“I think creationists have shown by various means that it is impossible for the world to be as old as the evolutionists show it to be …”

    This has nothing to do with this specific post. I have also yet to address several of these claims on my blog, but they will be forthcoming. In addition, I will reference my second post on “Terminology – Wrong By Association” for why me being an “evolutionist” has nothing to do with this.

    “… it is not possible for life to evolve the way evolutionists believe.”

    This is the logical fallacy of a “Non-Sequitur,” meaning “doesn’t follow.” Whether or not life could evolve in a specific manner that “evolutionists” say it has/is/will does not really have anything to do with how old Earth is.

    “In that line, the creationists can explain the fact of creation by the lack of evidence for evolution.”

    Besides (again) having nothing to really do with my post since my post is nothing about evolution, this is the logical fallacy of a “False Dichotomy.” In other words, you are stating there are only two possibilities – evolution or creationism. You are stating that if evolution can be “proven” false, then the only other possibility is creationism. That is a logical fallacy, and there could always be another explanation that no one has yet thought of.

    “If evolution has been shown to be incorrect, and creation is not a posibility because it is simply religious – what is the truth. how did we get here?”

    Again, this has nothing to do with my post, but I am replying to this sentence because it sets up the logical fallacy of a “Straw Man” argument, which is where you are arguing against something that has nothing to do with what you are actually arguing against: Evolution has nothing to do with life’s origins, or how “life” may have arisen from “non-life.” Therefore, whether or not evolution has “been shown to be incorrect” (which is has not), this has nothing to do with life’s origins. Also, you are again invoking the False Dichotomy fallacy.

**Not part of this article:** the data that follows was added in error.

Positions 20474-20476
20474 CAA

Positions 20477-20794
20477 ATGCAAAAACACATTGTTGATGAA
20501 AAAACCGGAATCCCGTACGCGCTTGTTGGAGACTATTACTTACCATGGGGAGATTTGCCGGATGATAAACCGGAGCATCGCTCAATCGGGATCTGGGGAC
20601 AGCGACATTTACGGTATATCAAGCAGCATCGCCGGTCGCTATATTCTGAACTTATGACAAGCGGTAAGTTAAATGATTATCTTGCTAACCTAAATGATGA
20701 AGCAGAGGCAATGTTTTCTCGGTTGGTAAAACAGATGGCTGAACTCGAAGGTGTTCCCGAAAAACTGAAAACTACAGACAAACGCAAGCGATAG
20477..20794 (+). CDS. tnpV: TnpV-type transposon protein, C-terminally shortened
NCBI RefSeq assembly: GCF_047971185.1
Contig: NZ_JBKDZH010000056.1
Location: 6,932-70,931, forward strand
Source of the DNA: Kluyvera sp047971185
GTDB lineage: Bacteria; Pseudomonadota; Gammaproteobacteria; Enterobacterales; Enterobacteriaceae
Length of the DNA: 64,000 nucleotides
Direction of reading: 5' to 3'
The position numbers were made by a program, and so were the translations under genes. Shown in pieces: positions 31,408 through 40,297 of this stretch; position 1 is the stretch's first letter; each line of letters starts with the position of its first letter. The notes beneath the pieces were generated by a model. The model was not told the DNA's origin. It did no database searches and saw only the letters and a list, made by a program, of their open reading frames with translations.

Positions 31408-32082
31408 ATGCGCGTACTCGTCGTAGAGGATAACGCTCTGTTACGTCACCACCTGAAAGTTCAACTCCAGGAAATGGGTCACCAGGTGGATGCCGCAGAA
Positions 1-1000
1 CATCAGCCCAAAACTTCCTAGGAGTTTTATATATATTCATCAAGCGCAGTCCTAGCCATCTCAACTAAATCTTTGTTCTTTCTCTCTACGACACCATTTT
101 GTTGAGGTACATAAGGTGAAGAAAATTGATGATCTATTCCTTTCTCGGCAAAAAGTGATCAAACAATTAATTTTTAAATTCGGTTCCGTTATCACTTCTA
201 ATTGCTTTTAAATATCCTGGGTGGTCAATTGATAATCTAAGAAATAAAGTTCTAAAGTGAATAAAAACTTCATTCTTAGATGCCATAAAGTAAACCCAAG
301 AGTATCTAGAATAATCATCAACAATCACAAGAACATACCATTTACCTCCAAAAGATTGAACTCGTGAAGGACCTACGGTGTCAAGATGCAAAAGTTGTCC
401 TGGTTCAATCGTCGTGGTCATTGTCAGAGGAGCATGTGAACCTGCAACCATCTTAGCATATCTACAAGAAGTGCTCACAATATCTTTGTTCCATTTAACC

Comment by astrostu206265 — September 15, 2008 @ 9:20 am | Reply

  5. “You can believe that God created the natural laws, started the Big Bang, and that this deity wants us to use the clues that were left to figure out how those things were accomplished.”

    you give me this image of life as a game where when we finally figure out a unified theory of everything then god will go “you got it guys, that’s it, that’s all I did, bye” and then switch the universe off.

    You also made me wonder if creationism is such a big issue cos its right at the front of the bible. If quentin tarrantino had written the bible the creation would have been in the middle somewhere and all the believers who havent actually read the bible through wouldnt even know about it. if we want to eradicate creationism, we need to replace all the current bibles with a QTVersion.

    Comment by alex — September 25, 2008 @ 1:34 am | Reply

  6. Good post. In the article you are responding to, the author implies that a scientist is either a creationist or an evolutionist. Ignoring the false dichotomy, you do have to laugh at use of the label ‘evolutionist’. I happen to believe in the law of gravity so I guess I’m a ‘gravitist’. Based upon this logic, I guess that I’m also a helio-centrist, evolutionist, plate-tectonist, big-bangist, and let us not forget ‘realist’…

    Comment by WTF Chuck? — September 25, 2008 @ 8:57 am | Reply

  7. I guess that according to creationists, each scientific theory is a religion. However, I don’t see any Darwin Church of Evolution, Einstein Church of Relativity, or Newton Church of Gravity.

    Comment by earthandbeyond — September 28, 2008 @ 6:13 am | Reply